So when is a PC (personal computer) a PAC (programmable automation controller) or a PLC (programmable logic controller)? They are all the same. They all have microprocessors. They are all programmable. They are all available with hardware that is rated for industrial environments, shock, vibration, temperature extremes and various other requirements. They are all connected to real world devices such as sensors, switches, etc. They all execute control based on a programmed binary model of a real world manufacturing process.
They have differing abilities in terms of data storage and throughput. In previous generations of PLC and CNC, the memory for those systems was very expensive and early memories were hand wound wire and discrete magnet memory. With the advent of mass manufactured memory for the PC, the industrial platforms have had to engineer hardware with different components to take advantage of competitive costs. A hard disk drive module was available for some PLC systems where extensive process information was needed.
In today’s market one vendor offers an industrial computer platform that replaces the PLC, the HMI (human to machine interface) and uses a touch screen interface, using the PC platform to reduce control system costs in many applications by doing several functions with the same hardware. Sounds like a Tablet PC engineered for the plant floor. Nothing unreasonable about that.
Some suppliers suggest that applications which require a lot of information to be acquired and stored at the same time as the control system is executing exceeds the bandwidth of the PLC and requires a different kind of control platform. But I’m not sure how to describe that situation exactly, but I would know it when I see it.
For instance if you are making hard disk drive platters, the exact temperature, pressure, time duration and chemical concentration of each plating step may be required to be tagged to each platter. At millions of platters per year that’s a lot of information.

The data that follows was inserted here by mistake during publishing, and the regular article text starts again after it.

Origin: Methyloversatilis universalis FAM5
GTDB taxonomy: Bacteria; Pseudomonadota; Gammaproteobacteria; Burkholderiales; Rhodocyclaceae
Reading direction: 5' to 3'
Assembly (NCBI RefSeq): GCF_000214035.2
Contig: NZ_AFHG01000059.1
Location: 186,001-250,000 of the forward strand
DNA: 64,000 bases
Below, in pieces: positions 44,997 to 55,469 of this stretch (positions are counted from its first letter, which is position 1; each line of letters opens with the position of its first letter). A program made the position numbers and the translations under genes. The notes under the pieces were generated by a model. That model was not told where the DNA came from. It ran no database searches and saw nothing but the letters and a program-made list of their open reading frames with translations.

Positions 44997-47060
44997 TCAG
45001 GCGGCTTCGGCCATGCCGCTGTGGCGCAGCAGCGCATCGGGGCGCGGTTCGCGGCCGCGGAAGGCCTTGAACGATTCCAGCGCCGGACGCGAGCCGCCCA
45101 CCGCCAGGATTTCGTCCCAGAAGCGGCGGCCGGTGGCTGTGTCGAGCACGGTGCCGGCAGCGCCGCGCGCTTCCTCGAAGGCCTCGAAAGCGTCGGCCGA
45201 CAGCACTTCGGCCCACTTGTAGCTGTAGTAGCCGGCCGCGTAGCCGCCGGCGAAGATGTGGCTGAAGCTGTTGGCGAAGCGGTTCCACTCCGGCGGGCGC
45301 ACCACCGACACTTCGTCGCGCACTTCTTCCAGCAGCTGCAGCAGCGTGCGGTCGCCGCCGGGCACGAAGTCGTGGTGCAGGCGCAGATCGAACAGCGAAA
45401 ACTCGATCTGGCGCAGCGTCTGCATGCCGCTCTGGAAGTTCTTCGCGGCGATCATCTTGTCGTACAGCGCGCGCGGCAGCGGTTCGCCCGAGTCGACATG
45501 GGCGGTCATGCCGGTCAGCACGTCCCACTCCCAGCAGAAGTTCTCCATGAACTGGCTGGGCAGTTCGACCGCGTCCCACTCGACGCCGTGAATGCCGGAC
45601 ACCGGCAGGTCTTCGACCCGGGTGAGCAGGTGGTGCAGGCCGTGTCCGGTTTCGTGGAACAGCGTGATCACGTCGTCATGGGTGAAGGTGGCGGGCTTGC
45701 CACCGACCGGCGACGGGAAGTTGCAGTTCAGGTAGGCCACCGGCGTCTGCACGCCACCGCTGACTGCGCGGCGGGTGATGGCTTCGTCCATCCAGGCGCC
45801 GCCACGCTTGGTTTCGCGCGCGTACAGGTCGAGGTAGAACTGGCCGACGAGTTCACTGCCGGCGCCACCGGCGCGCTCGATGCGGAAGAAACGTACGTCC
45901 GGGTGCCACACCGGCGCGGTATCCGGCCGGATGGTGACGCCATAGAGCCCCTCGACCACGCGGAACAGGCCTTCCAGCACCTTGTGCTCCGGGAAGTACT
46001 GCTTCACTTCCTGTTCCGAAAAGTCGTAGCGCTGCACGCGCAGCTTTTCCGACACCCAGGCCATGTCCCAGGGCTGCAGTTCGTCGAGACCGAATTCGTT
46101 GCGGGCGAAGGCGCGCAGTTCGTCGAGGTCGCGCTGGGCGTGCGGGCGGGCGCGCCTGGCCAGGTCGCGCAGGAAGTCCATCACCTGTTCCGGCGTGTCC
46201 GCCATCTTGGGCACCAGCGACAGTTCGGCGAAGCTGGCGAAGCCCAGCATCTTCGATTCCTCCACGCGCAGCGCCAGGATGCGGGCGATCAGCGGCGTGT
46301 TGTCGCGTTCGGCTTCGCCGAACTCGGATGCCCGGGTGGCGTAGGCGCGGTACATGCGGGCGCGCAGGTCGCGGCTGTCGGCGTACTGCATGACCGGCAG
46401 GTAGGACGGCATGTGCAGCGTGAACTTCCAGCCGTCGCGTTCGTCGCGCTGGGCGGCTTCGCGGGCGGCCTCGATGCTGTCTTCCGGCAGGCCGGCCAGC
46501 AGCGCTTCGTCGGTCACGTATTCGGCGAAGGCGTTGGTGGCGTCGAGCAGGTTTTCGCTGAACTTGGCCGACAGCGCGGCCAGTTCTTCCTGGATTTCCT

So what describes the need for data? Sometimes its an external regulatory requirement, like the FDA or Department of Agriculture requiring milk producers to record sterilization of facilities or store batch information on pharmaceutical production. Yeah, that sounds like something you would want to keep tabs on in the event of a problem later on, or even as a means of improving plant productivity and machine utilization.
Is it possible that we can describe the need for different control solutions as a function of the bandwidth of the application? Is the speed of the process and the amount of data needed in given timeframe, a means of defining a different model of control? Some information used for traceability is not needed on a real time basis and could theoretically be streamed in a lower speed thread with a different priority. The control application itself might have a higher priority than the data gathering part of the application. And it can have varying bandwidth within the range of a machine or process operation.
A multi-ton roll of paper for a printing press has much lower bandwidth than chocolate covered candy bars moving down a packaging line at 35 miles an hour. The candy bar wrapper is running so fast, it takes a high speed camera to diagnose problems because it is far quicker than the human eye can discern.
Within the printing operation are registration functions that are required to insure that colored rollers line up in order to make the images from four (or more) different print sources. This registration function is usually far quicker than a normal controller can respond to and is usually handled with a dedicated module that can discriminate at 50 microsecond time frames.
Not only do the two applications have differing bandwidths, but the bandwidth varies from starting conditions to the bandwidth needed at maximum speed. So maybe by looking at the controls world with an eye toward control system and data requirements as bandwidth propositions, we can construct better boundaries for applying the control system hardware that is available. Just a thought.